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Can someone one explain it please?

  1. Why alert 2 pops before alert 1?
  2. Why value of pageCount in alert 1 is different than alert 2?
function naviSet()
{
    var pageCount;
    if($.ajax({
        type: "POST",
        url: "http://localhost/mywebsite/wp-content/themes/twentyeleven/more-projects.php",
        success:function(data)
        {
            pageCount = data;
            alert(pageCount); //alert 1
            return true;
        },
        error:function()
        {
            $("#direction").html("Unable to load projects").show();
            return false;
        }
    })) alert(pageCount); //alert 2
}
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coz its asnc call kaleem ..:) –  Ehsan Sajjad Mar 27 at 11:45
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5 Answers 5

The alert1 is inside a callback - this function will only be called when the ajax request completes successfully (ie asynchronously).

The pageCount is different for the same reason - the success callback has not been made when alert2 is called.

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As most answers mention you make an asynchronous call, but thats not really the reason. So JavaScript is single threaded, only on think can be done per time.

So first you call your function and this function will put on the execution context stack. This function will be executed before any other function that will be added to stack can be executed. In this function you make your ajax call and on success the success function will be put on the execution context stack. So this function could never ever called before naviSet. As alert1 is made in the naviSet function it will be the called first.

And to your second question:

From your function I think you believe, when $.ajax() returns true, your ajax call was succesful and pageCount was set to data. But it isn't. $.ajax doesn't return true but the truethy value $. Its a function that return reference to the main jquery object, so you can chain function calls.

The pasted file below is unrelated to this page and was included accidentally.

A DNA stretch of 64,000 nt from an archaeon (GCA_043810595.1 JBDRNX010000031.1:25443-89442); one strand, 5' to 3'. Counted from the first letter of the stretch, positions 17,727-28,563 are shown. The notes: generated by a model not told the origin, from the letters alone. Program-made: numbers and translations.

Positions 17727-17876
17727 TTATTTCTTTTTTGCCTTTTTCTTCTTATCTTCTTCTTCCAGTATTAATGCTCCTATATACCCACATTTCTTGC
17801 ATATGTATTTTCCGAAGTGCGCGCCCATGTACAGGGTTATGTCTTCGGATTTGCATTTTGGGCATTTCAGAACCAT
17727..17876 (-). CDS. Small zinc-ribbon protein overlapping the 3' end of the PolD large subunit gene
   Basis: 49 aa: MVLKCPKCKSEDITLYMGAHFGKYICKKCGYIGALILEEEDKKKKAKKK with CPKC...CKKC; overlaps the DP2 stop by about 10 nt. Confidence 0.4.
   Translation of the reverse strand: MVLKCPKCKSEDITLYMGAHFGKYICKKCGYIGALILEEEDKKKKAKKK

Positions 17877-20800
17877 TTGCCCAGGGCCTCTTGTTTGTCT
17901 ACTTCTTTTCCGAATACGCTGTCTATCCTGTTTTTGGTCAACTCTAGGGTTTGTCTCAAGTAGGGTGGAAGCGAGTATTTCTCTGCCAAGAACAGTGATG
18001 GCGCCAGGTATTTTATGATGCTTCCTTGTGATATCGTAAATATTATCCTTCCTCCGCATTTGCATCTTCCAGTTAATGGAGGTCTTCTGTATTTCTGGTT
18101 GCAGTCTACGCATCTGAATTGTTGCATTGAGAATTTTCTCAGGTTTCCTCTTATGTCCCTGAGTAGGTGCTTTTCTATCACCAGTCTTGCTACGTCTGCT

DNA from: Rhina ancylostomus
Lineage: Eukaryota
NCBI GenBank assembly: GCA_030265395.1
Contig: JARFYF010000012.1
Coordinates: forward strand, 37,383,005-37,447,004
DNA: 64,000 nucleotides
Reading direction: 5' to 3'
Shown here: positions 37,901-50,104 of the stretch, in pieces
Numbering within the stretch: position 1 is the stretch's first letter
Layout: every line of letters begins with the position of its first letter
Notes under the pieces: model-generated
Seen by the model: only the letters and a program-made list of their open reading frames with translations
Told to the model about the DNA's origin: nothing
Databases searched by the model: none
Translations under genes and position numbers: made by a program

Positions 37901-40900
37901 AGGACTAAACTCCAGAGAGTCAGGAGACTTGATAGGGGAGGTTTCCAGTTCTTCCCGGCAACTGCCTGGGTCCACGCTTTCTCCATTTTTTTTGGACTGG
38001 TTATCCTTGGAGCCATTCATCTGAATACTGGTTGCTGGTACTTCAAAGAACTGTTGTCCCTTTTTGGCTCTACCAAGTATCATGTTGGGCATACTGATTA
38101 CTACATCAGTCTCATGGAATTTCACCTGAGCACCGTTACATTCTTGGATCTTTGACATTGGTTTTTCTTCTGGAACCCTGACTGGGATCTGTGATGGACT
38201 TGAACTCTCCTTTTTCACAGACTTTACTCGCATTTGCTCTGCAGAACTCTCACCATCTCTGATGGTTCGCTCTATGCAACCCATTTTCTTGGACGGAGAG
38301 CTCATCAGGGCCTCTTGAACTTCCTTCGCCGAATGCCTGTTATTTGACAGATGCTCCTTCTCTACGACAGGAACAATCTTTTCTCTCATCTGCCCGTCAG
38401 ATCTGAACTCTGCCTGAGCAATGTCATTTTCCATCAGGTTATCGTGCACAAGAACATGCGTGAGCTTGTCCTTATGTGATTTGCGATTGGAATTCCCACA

function naviSet()

{
    //you create a new var which is undefined
    var pageCount;
    // return $ which is a truethy in JavaScript, but it does not mean the ajax call was successful
    if($.ajax({
        type: "POST",
        url: "http://localhost/mywebsite/wp-content/themes/twentyeleven/more-projects.php",
        success:function(data)
        {
            // now you in the context of your success function 
            // and set the value of your   variable to data
            pageCount = data;
            alert(pageCount); //alert 1
            return true;
        },
        error:function()
        {
            $("#direction").html("Unable to load projects").show();
            return false;
        }

    })) 
    //here you are still in the context of your naviSet function where pageCount is undefined
    alert(pageCount); //alert 2
}
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Why alert 2 pops before alert 1?

Alert 1 is fired by the callback function that is fired when a successful HTTP response has been received.

Alert 2 fires as soon as the HTTP request has been sent.

Networks are slow.

Why value of pageCount in alert 1 is different than alert 2?

Because it is changed when the response has been received (just before it is alerted), by the same callback function as mentioned above.

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It has nothing to do with slow networks, but with the single thread nature of JavaScript. Event with zero network time it can't be called before alert2. –  Andreas Köberle Jan 6 '12 at 19:42
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The ajax-function retrieves data from the given url asynchronously. That means that it is doing it in the background, while the rest of your code executes. As soon as it is finished, the function assigned to "success" is called (or "error", if it fails).

The second alert is called first because of this. Like I said, the rest of the code continues execution while the ajax-function is working.

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The reason the second alert happens first is because the ajax call is asynchronous. It essentially schedules a web call and returns immediately. Hence the line after it which is the second alert happens directly after.

At some point later in time the web request will complete and call into the success function. Hence the first alert happens at that point

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